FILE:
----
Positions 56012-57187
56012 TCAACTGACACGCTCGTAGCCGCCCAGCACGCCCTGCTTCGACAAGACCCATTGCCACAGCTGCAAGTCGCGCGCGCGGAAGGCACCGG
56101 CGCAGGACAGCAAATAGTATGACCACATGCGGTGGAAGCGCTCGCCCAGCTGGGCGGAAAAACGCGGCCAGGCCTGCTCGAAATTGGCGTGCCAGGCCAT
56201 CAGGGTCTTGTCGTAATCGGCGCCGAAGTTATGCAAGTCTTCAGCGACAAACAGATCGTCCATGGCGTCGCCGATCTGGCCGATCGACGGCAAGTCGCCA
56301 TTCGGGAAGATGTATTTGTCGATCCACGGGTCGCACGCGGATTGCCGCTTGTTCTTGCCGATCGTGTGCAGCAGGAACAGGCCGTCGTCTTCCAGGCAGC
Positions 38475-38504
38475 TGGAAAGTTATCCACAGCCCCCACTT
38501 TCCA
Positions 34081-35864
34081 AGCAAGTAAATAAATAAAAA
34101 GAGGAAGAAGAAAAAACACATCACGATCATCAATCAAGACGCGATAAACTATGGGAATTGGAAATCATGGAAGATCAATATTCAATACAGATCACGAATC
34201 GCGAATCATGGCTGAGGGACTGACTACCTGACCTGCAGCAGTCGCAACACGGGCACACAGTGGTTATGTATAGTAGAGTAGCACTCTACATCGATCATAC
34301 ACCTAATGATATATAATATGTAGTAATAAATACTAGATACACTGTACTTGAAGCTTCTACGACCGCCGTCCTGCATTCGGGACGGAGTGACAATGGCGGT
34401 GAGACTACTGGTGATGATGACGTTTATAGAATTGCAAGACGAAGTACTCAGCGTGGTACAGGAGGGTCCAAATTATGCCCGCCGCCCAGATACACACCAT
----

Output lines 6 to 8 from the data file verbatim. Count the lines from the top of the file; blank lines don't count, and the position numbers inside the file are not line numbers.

Positions 38475-38504
38475 TGGAAAGTTATCCACAGCCCCCACTT
38501 TCCA